Happy Easter from Scandinavia

Happy Easter from Scandinavia

Denmark, Norway and Sweden wish all Daily Scandinavian visitors a Happy 2021 Easter by sharing some of the region’s traditions with you. Happy Easter from Scandinavia!

All the three Scandinavian countries have different unique Easter traditions. Here, we share a few of them with you. Around Easter time People in Scandinavia are starting to wake up from “winter hibernation” and time for celebrating Easter. Although the Easter of 2021 will be somewhat restricted due to the pandemic, most people in Scandinavia will enjoy most of their most beloved Easter traditions.

Related: Happy Easter in Bornholm

Happy Easter from Scandinavia
Many Danes will even take the week days prior to Easter off


Maundy Thursday, Good Friday, Easter Sunday and Easter Monday are national holiday (påskeferie in danish). Almost everything is locked down during these days – it’s a really serious celebration. Many Danes will even take the week days prior to Easter off (no wonder they are among the happiest people on Earth).

Many Danish families are heading to the countryside during these holidays to their summerhouses. It is common for Danes to have a “country” home, considered a very private place where guests are welcomed “by invitation” only.

Easter witches
Children dress up as witches and warlocks and go door-to-door asking for candy, the kids give the people something in return. They give for instance each house a decorated willow branch, as thanks for the chocolate gifts they’ve received. These willow branches are believed to bless the owner’s house.

“Gækkebrev” (Fools’ letters)
The tradition is that children are supposed to collect as many eggs as possible. To achieve this, they have been sending “gækkebrev” since the 6th Century. A “gækkebrev” is a homemade letter containing an amusing message that is sent to family and friends. If the recipient guess who the sender is, they get a chocolate Easter egg.

Påskefrokost (Easter lunch)
Påskefrokost is commonly the first event of the season at Danish summerhouses. It is normally a day long meal stretching from lunch to dinner, including plentiful amounts of alcohol. Traditionally, the Easter breakfast consists of herring, liver paté with bacon, fish fillet, smoked salmon, meatballs and rye bread, washed down with påskebryg, a special beer that is launched every year early in March and only available until Easter It is of course accompanied by Danish aquavit.

A traditional Danish dish is “skidne æg” (in English translated into “Dirty Eggs”). It consists of boiled eggs and homemade mustard sauce.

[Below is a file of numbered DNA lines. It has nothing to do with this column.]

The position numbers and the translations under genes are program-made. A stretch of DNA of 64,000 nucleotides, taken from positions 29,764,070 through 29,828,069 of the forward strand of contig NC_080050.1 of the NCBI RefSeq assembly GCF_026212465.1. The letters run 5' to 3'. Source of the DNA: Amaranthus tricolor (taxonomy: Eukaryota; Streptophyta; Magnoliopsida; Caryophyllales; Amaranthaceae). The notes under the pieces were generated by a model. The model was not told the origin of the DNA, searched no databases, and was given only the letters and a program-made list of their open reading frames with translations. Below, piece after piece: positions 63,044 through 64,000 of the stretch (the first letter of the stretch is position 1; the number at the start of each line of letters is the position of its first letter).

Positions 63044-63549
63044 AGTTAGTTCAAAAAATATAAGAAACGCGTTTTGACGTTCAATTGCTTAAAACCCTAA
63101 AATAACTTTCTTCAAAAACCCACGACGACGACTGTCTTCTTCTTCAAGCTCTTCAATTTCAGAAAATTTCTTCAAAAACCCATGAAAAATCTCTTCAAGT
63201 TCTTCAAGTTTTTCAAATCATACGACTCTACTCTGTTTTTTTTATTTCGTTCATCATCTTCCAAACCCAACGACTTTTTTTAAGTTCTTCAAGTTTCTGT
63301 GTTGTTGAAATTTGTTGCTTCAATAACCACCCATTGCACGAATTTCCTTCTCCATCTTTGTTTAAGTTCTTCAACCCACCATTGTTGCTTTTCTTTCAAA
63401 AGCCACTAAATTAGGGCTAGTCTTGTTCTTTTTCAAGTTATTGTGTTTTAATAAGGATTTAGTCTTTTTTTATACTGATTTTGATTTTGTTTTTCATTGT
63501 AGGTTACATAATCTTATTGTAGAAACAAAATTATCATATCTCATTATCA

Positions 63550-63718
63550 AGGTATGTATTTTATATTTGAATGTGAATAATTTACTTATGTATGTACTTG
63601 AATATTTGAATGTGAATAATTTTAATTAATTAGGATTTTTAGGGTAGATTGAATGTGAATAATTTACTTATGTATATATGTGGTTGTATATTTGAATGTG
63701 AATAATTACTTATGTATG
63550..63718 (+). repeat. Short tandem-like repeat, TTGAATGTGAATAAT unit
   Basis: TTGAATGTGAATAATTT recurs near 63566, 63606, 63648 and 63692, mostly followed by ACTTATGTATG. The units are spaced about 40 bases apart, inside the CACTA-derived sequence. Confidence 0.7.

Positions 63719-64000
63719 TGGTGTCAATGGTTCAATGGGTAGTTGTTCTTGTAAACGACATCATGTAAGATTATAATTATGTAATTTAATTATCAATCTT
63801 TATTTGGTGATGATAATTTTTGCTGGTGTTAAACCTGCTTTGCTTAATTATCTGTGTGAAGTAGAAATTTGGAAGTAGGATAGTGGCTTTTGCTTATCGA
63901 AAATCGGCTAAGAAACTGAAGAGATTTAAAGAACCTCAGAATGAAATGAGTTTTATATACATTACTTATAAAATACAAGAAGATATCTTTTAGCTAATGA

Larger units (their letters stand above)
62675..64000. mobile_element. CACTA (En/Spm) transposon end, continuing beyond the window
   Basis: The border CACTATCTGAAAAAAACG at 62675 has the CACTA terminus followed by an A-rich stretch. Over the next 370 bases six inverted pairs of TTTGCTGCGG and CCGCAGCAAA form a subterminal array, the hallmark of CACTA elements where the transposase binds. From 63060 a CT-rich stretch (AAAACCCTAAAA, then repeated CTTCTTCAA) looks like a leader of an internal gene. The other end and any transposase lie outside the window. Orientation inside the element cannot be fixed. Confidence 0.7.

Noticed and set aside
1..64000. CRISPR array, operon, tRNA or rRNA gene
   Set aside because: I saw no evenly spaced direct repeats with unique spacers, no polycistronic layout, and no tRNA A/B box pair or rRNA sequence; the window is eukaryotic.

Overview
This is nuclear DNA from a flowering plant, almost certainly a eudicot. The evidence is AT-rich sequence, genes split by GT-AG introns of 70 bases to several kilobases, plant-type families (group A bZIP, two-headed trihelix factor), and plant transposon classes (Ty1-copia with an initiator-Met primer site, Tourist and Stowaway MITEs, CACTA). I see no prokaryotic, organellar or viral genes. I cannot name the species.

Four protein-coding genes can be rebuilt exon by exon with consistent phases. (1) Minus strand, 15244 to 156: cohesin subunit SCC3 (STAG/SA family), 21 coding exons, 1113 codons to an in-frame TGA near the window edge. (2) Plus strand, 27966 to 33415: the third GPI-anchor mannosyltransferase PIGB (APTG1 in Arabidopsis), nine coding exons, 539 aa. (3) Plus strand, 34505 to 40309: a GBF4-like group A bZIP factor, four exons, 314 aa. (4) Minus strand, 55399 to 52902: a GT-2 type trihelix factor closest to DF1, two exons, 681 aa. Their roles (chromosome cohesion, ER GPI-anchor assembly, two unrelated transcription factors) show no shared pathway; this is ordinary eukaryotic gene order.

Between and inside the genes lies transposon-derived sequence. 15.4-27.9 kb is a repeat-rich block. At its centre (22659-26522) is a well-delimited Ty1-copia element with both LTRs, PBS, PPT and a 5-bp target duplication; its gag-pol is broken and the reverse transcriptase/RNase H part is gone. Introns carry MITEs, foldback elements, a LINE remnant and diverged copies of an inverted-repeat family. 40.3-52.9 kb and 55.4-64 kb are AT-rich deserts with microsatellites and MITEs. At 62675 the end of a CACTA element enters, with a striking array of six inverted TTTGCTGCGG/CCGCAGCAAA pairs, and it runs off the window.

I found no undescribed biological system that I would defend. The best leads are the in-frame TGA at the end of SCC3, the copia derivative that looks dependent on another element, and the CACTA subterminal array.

Glædelig påske!

Related: The Most Complete Ski Destination in Norway

Happy Easter from Scandinavia
Norwegian Easter postcard from 1947


Palm Sunday marks the start of the Easter holidays, and many Norwegians take the whole week, including Easter Monday off, and many spend the Easter in their mountain cabins together with family and friends and enjoy getting a tan (påskesol).

In the mountains they go cross-country skiing, bringing with them chocolate bars (Kvikk-lunsj) and oranges in their backpacks. On average, Norwegians eat four oranges per person during Easter, totaling 20,000. Many Norwegians also grill sausages along the way in the snow. Some people organize informal ski jump or ski race competitions with neighboring cabins, with fun prizes for the winners.

In the evenings, drinking hot chocolate and reading crime novels (“påskekrim”) are popular activities. So are quizzes and table games.

Some prefer an Easter at home to enjoy a so called bypåske (city Easter).

Easter Chicken and eggs
Easter Chickens and eggs are the usual symbols of a Norwegian Easter. The egg symbolizes rebirth and the chicken has been a symbol of fertility since ancient times. Yellow is the most traditional color of a Norwegian Easter. Lush green is also popular as it symbolizes life and growth.

Easter crafts
Easter crafts are a usual activity – painting and decorating eggs, making paper baskets and cards, and sewing or knitting Easter ornaments. Yellow candles are very popular and so are yellow flowers such as daffodils and tulips.

God påske!

Related: Festival & Events in Stockholm

Happy Easter from Scandinavia
Swedish postcard illustrated by Adéle Söderberg


Sales of candy increase by 50% during the Easter week in Sweden, and the biggest candy day is Maunday Thursday. On this day, children dress up as witches and “go witching” to neighboring houses, where they exchange their homemade Easter letters with drawings and greetings for candy and small gifts. This Swedish folk tradition states that around this time of year, witches would fly on their broomsticks to dance with the devil at Blåkulla.

Easter has become a secular holiday in Sweden and most people celebrate it at home (or at their holiday cottages) with their families and relatives. It is an opportunity to take a break and celebrate the long holiday weekend of the spring with family and friends. Unlike Denmark and Norway, Maunday Thursday is not a holiday.

Easter Fire
In West Sweden, there’s an old tradition with the intention to keep the witches away. Many thousand people gather around a large bonfire.

A permanent fixture in Swedish culinary celebrations is the “smorgasbord” containing various types of pickled herring, cured salmon and the potato and anchovy gratain “Janssons frestelse” (Jansson’s temptation).

Rolig påsk!

Daily Scandinavian wishes all readers a Happy Easter (Glædelig påske – God påske – Rolig påsk).

Happy Easter from Scandinavia, written by Tor Kjolberg

All postcard images: Wikimedia Commons

Feature image (on top) ©) Hannah Tasker / Unsplash